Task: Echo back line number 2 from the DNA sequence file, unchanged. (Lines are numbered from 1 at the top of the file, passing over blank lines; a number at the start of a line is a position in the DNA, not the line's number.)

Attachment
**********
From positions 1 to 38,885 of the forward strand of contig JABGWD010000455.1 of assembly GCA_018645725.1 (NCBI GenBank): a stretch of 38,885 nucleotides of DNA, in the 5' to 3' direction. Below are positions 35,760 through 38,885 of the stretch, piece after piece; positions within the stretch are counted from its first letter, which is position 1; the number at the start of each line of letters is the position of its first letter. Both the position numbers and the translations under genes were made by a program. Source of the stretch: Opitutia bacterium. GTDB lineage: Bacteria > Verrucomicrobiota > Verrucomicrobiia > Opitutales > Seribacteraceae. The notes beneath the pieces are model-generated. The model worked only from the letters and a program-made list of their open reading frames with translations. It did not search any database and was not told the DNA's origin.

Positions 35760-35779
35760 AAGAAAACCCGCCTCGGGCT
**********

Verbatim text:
Positions 35760-35779